• Besos que vienen riendo, luego llorando se van, y en ellos se va la vida, que nunca más volverá.
    • Kisses that come with a laugh later leave among tears, and with them goes life, never to return.
  • Contra los valores afectivos no valen razones, porque las razones no son nada más que razones, es decir, ni siquiera verdad.
    • Against emotional values arguments have no power, because arguments are only arguments, in other words, not even truths.
  • Creo en Dios porque creo a Dios.
    • I believe in God because I create God.
  • El modo de dar una vez en el clavo es dar cien veces en la herradura.
    • To strike a nail once, you must strike the horseshoe a hundred times.
  • Existe gente que está tan llena de sentido común que no le queda el más pequeño rincón para el sentido propio.
    • There are people who are so full of common sense that they haven't the slightest cranny left for their own sense.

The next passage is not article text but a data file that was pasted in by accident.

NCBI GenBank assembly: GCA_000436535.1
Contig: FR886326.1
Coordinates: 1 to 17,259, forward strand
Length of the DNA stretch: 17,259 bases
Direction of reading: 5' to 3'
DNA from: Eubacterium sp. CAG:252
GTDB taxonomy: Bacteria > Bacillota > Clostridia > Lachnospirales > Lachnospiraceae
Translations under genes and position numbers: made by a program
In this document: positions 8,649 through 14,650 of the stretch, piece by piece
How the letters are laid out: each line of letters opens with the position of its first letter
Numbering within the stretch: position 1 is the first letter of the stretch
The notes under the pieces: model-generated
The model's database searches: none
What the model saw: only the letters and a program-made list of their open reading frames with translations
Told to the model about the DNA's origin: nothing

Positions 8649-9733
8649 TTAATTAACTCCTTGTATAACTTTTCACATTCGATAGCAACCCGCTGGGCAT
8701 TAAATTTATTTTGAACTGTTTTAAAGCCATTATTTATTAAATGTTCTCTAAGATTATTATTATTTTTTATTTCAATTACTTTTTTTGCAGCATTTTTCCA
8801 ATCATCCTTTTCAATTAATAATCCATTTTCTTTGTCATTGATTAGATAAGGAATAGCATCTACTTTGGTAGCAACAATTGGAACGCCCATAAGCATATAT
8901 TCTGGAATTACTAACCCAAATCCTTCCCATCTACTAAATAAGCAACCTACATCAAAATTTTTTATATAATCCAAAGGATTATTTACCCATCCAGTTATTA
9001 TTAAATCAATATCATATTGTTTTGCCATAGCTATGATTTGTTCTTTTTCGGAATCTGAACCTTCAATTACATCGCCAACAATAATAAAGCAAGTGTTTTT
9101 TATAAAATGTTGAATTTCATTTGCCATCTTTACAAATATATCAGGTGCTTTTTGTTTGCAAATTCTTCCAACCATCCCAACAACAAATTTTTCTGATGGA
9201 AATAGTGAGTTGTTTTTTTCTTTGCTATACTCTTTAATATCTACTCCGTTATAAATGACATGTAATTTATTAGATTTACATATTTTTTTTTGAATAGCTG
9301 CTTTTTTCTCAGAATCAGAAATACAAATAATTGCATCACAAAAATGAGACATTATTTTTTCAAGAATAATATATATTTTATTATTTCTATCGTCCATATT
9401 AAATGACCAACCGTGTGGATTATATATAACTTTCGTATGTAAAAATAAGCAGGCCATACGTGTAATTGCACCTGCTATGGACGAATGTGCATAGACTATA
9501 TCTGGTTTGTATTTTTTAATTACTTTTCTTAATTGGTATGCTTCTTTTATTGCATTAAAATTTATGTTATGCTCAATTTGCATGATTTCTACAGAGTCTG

• La envidia es mil veces más terrible que el hambre, porque es hambre espiritual.
    • Envy is a thousand times worse than hunger, since it is hunger of the spirit.
  • La filosofía responde a la necesidad de hacernos una concepción unitaria y total del mundo y de la vida.
    • Philosophy fulfils the need to create for ourselves a single and complete concept of the world and of life.
  • Lo sabe todo, absolutamente todo. Figúrense lo tonto que será.
    • He knows everything, absolutely everything. Imagine what an idiot he must be.
  • Procuremos más ser padres de nuestro porvenir que hijos de nuestro pasado.
    • We should try to be the parents of our future rather than the offspring of our past.
  • Tu desconfianza me inquieta y tu silencio me ofende.
    • Your lack of faith worries me and your silence insults me.
  • Venceréis pero no convenceréis.
    • You will win but you will not convince.
    • In a famous public polemic with General José Millán Astray during the feast of 12 October 1936 at Salamanca.
  • ¡Que inventen ellos!
    • Let them (the foreigners) invent!
    • Contrasting Spanish spirituality with foreign practicality. Often quoted to deplore lack of scientific appreciation in Spain.
  • If a person never contradicts himself, it must be that he says nothing.
    • quoted by Douglas R. Hofstadter in Godel, Escher, Bach (1979)